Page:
Matala Snapshots: Then & Now and Title for Book #3!

Are you ready for some photos?

Whenever I write, whatever it is – short story, poetry, some creative non-fiction or full length novel – imagery is always really important to me. I must have pictures in my head, not just vague images but I come to know exactly what my characters look like, the shade of their hair and the clothes they wear, the landscapes they walk through and their visual cultural contexts.

I always create a pinterest board for a new novel (click here to see the board for my next novel) which I find really helpful for expanding upon this imagery. Photographs are obviously a brilliant source to help my visualisation process and I thought I’d share a few with you now so you too can start imagining the setting of my next book. Speaking of which, I have an idea for a title which I’d love your feedback on!

Here it is:

The Secret Life of Edward Nightingale

Comments please! The good, the bad & the ugly 😉

Right, without further ado, I’d like to share these photos with you of Matala, THEN (circa 1967) and NOW  (circa 2016). With huge thanks to Betsy Braden and sisters Shirley Read-Jahn & Pam Bailey for providing me with these great snaps. I’m sorry I can’t get the images any bigger, but bear in mind that they are from the old cameras that took those small-ish photos.





      00000007 00000006 00000005 00000004


Pam in her cave


At the top of the picture is Susie (my aunt) and beneath her with her hair tied back is my mother Liz


Betsy outside her cave

Shirley, 23 y.o., Odos Misikleos, Plaka, Athens, 1967

Shirley in Athens



Matala today. The caves (unsurprisingly) don’t look so different!  But these days, tourists have to pay to get in (apart from the ‘old hippies’ who are allowed in free!)


Betsy, Pam, Shirley & Liz taking a trip down memory lane


Reminiscences – which cave did we sleep in?


The tourist town of Matala now, taken from the caves



Matala Festival, which takes place every summer with music, memories and lots of ‘neo-hippies’ as Shirley calls them!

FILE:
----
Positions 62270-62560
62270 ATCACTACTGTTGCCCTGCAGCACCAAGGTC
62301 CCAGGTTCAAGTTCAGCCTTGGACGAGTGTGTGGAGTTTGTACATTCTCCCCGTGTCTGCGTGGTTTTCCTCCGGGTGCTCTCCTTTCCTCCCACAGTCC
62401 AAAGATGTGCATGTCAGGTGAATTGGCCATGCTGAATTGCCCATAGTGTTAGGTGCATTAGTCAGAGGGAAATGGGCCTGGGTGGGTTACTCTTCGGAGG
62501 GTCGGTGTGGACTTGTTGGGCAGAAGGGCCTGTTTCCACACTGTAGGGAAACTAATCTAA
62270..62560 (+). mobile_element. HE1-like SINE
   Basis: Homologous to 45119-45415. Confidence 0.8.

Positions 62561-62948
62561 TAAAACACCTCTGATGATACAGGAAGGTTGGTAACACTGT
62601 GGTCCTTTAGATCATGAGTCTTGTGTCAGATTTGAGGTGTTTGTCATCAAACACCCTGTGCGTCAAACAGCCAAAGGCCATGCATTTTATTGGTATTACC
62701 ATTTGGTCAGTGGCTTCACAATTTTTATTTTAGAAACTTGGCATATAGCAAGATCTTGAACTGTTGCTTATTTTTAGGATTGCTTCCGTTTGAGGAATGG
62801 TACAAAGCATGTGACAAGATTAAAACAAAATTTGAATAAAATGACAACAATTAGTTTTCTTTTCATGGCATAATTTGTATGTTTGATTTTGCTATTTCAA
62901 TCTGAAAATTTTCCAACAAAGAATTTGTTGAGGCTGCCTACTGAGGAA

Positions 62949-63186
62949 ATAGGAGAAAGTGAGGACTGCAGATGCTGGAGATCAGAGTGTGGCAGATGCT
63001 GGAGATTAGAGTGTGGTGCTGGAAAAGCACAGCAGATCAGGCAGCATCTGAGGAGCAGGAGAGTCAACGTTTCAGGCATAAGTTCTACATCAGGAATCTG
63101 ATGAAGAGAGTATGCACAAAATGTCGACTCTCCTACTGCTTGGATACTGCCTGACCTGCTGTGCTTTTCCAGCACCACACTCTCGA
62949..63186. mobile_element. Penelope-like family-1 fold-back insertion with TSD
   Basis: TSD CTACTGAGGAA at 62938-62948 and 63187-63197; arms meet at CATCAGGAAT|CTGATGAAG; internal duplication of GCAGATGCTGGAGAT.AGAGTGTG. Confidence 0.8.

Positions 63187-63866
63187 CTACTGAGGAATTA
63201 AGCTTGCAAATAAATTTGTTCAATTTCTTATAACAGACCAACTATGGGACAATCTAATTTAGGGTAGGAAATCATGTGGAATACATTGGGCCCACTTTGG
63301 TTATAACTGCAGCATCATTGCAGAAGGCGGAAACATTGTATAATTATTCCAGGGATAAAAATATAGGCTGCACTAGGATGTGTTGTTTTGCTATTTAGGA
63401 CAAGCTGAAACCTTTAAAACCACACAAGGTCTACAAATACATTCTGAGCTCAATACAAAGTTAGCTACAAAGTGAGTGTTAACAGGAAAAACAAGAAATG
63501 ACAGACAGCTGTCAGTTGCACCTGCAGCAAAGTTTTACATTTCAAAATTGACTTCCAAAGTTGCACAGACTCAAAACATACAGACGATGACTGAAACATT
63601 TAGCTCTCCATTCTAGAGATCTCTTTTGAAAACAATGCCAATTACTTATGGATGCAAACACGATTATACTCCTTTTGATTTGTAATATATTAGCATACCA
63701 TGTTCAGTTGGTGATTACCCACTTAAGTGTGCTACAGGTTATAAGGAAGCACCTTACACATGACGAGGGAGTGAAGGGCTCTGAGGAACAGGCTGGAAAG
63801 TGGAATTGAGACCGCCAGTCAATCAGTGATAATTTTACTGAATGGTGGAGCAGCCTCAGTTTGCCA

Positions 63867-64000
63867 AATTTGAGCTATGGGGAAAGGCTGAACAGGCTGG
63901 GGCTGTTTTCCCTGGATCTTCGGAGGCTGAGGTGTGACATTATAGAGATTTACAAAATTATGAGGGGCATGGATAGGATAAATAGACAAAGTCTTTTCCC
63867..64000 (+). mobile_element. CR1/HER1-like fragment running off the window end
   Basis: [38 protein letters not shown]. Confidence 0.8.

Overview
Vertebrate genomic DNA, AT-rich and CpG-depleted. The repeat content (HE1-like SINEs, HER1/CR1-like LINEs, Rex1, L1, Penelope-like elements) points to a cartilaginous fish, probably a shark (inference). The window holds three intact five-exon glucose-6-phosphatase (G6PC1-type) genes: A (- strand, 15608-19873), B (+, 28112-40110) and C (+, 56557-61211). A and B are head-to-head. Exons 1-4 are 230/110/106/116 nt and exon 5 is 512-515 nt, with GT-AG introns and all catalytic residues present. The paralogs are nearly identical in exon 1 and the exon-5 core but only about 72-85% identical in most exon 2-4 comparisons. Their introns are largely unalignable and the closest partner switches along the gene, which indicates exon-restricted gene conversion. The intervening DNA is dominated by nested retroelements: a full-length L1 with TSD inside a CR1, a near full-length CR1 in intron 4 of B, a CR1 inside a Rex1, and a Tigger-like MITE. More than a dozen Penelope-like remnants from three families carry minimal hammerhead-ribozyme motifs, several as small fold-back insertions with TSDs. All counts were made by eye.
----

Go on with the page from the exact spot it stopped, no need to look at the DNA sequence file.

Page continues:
Pam fell so in love with Matala in the sixties that she returned three years running


September 2016. From left to right – Susie, Pam, me, Pip (my cousin, Susie’s daughter) & Liz

I grew up falling in love vicariously with Matala through my mother’s photo albums & wonderful tales. I waited many years to visit this place which had become almost mythical to me.

But here’s the thing though – I don’t want to simply write a coming of age story about a load of bearded, scantily clad hippies colonising Cretan caves in the 1960’s. Which is why my book has two time frames: 1967 & 1942. I’m exploring how unresolved trauma can be inherited from the previous generation. Would it be going too far to say that the entire baby-boomer generation inherited their parents’ trauma (on some level) from the Second World War? I don’t think so. And the implications of this are just vast.

Check back in with me in another fortnight when I’ll be discussing inherited family trauma and how I weave into this in my next novel.

Thanks for reading!


If you enjoyed this blog post, complement it with The importance of scribbling ideas down and the musical backdrop to my third novel, Hey you baby boomers out there…I need your help! & Novel Number Three: The Cave men and women from the 1960’s. 

Image small

Not read my latest novel yet, The Girl and the Sunbird? Here’s what some reviews from Amazon are saying about it:

‘This is a poignant, heart-wrenching, impactful story that I won’t soon forget.’

‘I envy anyone who is still to read this.’

‘It’s one of those books that weaves itself into your soul and stays with you long after you reluctantly read the last page.’

‘A brilliant book, an epic story, this book deserves to be read by everyone.’

2 replies
  1. Elizabeth Stonehill
    Elizabeth Stonehill says:

    Great photos Bex, love them and how they take me back to the 60s. Can’t wait for the book. Hope it’s going well. Much love. From your mother who is full of so many happy memories. Xxx


Leave a Reply

Want to join the discussion?
Feel free to contribute!

Leave a Reply

Your email address will not be published. Required fields are marked *